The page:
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Industry roundup: 1 October

FinLync and Standard Chartered partner to accelerate treasury adoption of the bank’s APIs

FinLync and Standard Chartered have announced their partnership to enable corporate treasury and finance teams to rapidly connect to the bank’s application programming interface (API) offerings, via the fintech. The two firms say this will allow corporates to make decisions faster, more frequently and based on more-precise information, all of which provide an edge over their competition without the substantial time and financial investments typically required in such integration projects.

Through the partnership, the bank says it is able to support its clients in making the shift to real-time treasury and significantly increasing working capital efficiency, as well as differentiate itself from banks limited to legacy connectivity, all while offloading IT burdens.

"Beyond the building of APIs, we recognise the need to take the next step in ensuring that corporates can access these solutions in a fast, secure and easy-to-use manner, to fully deliver the benefits of this seamless connection,” said Philip Panaino, global head of Cash Management at Standard Chartered. "We are excited to work with FinLync, the leading authority in bank API connectivity, and believe this partnership will help our clients rapidly unlock more value from the market-leading APIs we develop for the corporate finance industry."

"In response to market need, many financial institutions are actively building bank APIs today that can drive efficiencies into a myriad of functions for corporates," added Phillip Klein, co-founder and CEO of FinLync. "In order to get value from bank APIs, companies must connect them to their end solution, usually an ERP. Building these connections from scratch is a lengthy and costly process that can take months or years for just a single API. FinLync turns this previously complex connectivity challenge into a simple plug-and-play process. You get rid of bank files and middleware but get all the connections you need, plus real-time data and expanded data points, without having to manage the connectivity."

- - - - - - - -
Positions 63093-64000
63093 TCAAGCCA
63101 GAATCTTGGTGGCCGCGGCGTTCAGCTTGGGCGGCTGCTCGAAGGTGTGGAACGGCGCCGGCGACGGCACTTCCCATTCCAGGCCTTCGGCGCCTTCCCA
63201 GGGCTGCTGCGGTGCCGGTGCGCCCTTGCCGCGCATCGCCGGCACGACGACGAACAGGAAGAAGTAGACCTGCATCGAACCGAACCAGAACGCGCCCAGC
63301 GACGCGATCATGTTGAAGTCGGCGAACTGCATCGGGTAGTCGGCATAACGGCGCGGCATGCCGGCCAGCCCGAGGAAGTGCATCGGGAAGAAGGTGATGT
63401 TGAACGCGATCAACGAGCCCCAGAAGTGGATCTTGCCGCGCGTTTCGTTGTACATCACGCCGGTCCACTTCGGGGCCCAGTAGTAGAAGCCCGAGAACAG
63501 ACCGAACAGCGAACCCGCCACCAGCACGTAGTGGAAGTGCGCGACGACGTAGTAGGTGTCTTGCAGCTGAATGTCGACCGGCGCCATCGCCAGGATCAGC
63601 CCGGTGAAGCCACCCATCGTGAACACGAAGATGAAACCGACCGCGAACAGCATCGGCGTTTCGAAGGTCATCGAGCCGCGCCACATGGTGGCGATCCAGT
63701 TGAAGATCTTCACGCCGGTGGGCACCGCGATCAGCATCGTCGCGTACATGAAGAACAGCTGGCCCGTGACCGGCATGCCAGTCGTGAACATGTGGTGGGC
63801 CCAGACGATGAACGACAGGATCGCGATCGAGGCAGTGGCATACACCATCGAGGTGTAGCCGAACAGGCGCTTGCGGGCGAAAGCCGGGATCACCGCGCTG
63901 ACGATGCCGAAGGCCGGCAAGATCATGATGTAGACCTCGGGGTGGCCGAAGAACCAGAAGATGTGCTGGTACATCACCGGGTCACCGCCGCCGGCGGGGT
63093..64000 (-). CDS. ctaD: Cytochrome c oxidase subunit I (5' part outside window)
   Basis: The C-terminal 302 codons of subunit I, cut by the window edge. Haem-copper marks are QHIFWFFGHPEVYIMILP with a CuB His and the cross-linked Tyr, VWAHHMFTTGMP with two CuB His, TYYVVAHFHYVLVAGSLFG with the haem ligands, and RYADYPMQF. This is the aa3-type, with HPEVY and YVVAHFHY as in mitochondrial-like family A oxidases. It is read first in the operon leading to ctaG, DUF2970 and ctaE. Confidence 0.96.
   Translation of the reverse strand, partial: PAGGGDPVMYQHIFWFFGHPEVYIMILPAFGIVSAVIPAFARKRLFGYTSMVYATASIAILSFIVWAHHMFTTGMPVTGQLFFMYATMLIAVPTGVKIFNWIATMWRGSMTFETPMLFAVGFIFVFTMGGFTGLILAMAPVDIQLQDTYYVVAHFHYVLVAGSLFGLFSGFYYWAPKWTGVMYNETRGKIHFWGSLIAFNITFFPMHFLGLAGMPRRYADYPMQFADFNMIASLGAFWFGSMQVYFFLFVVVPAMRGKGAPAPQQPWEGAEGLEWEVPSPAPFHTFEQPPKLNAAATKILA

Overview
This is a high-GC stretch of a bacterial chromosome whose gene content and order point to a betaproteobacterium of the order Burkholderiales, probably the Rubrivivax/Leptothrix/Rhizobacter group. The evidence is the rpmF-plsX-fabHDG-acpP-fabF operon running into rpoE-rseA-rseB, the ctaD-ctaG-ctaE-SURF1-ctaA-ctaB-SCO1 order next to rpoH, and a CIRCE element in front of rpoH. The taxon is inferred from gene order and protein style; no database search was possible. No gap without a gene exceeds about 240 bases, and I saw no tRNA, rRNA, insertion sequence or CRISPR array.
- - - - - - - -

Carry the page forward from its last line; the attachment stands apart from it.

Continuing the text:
Standard Chartered has developed a number of business-critical APIs, available via its Open Banking platform, aXess, including Transactions, Payment Initiation, Payment Status and Balances. FinLync’s technology can directly embed account data, via bank APIs, into any clients’ ERP platform, particularly for SAP, providing real-time visibility into account data and cash positions. 

 

Multi-CBDC prototype shows potential for reducing costs and speeding up cross-border payments

A prototype of multiple Central Bank Digital Currencies (mCBDCs) developed by the Bank for International Settlements (BIS) Innovation Hub and four central banks demonstrated the potential of using digital currencies and distributed ledger technology (DLT) for delivering real-time, cheaper and safer cross-border payments and settlements.

The mBridge project is a cooperation between the BIS Innovation Hub Hong Kong Centre, the Hong Kong Monetary Authority; the Bank of Thailand; the Digital Currency Institute of the People's Bank of China; and the Central Bank of the United Arab Emirates.

The common prototype platform for mCBDC settlements was able to complete international transfers and foreign exchange operations in seconds, as opposed to the several days normally required for any transaction to be completed using the existing network of commercial banks and operate in a 24/7 basis. The cost of such operations to users can also be reduced by up to half, according to the project's report.

"The prototype is part of our efforts to design CBDC technology," commented Benoît Cœuré, head of the BIS Innovation Hub. "The project includes experimenting with use cases and trials, balanced with analysis of governance, policy and legal considerations with a focus on cross-border use."

The BIS Innovation Hub is currently working with ten central banks in different projects that investigate different uses of CBDCs (e.g. retail and wholesale), processes and technologies.

 

EIU report for Temenos finds people, not products, are the future of banking